Conclusion

I have found loop input to be a useful addition to my training strategies repertoire. It is not always appropriate, but sometimes combining the message and the process is potent and memorable.

Hadfield, J. (1990). Intermediate communication games. Nelson.

Woodward, T. (1986). Loop input – a process idea. The Teacher Trainer, 1:6-7. Pilgrims.

Woodward, T. (1991). Models and metaphors in language teacher training: Loop input and other strategies. Cambridge University Press.

Managers’ feedback and its impact on development & motivation

Recently, I read an article by Anmol Jain highlighting the role of continuous feedback in motivating junior colleagues. I appreciated the way it was written because he provided a concrete example of feedback from a manager to a team member:

‘The deliverable you produced is very nice and very close to my expectations, but if you can just make these few minor changes it would really stand out’.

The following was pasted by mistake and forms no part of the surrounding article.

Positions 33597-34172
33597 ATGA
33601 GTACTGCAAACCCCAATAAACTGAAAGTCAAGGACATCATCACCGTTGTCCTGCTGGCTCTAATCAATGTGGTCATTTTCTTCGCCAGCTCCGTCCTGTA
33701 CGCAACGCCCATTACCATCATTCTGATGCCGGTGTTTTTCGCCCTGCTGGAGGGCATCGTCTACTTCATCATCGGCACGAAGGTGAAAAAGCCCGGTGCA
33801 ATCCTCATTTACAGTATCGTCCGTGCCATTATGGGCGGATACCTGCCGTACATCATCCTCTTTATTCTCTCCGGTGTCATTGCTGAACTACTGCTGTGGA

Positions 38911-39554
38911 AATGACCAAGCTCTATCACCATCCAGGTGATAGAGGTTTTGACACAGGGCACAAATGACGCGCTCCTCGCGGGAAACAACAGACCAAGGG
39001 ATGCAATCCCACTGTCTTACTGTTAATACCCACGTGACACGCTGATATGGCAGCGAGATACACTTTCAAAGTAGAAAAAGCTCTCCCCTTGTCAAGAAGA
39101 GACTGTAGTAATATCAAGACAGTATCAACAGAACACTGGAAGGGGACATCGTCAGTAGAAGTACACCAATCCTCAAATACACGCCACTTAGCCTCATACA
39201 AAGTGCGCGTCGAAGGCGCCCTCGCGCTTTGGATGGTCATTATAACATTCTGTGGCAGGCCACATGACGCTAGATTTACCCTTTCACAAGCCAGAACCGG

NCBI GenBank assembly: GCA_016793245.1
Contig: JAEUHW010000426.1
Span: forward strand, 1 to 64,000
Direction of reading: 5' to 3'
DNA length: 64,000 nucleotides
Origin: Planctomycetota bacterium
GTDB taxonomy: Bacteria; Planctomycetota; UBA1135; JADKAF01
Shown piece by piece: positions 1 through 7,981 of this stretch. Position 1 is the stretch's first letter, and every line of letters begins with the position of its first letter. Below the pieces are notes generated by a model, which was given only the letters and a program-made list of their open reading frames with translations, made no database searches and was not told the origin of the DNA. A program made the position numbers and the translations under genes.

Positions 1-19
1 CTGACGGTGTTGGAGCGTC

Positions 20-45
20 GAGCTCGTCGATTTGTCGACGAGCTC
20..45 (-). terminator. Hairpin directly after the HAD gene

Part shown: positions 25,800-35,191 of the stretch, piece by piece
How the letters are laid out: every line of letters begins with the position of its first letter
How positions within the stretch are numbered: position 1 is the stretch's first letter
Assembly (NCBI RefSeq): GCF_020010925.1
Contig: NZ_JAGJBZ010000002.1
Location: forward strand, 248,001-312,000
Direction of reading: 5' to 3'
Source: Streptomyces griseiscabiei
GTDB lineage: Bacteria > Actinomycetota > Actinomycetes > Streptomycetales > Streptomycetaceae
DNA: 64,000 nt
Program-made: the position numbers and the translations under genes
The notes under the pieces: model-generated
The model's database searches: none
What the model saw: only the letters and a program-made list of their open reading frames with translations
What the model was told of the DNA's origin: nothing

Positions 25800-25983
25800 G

This example exhibits features of worthwhile feedback. The manager indicated that the deliverable was almost aligned with expectations. As long as the team member knows and understands the expectations, this is useful information. The manager goes on to detail changes that would enhance the deliverable, thus refocusing the team member’s actions and efforts. The manager could also have commented on the efficiency of processes by which the deliverable was produced, if those had been observed. The feedback aids motivation because it is constructive, acknowledging what has been achieved already and enabling further progression.

To build upon Anmol’s article, I thought that I would provide a few more details on feedback summarised from educational research. If the arenas of education and business are sufficiently relatable, my hope is that this might prove useful information for managers.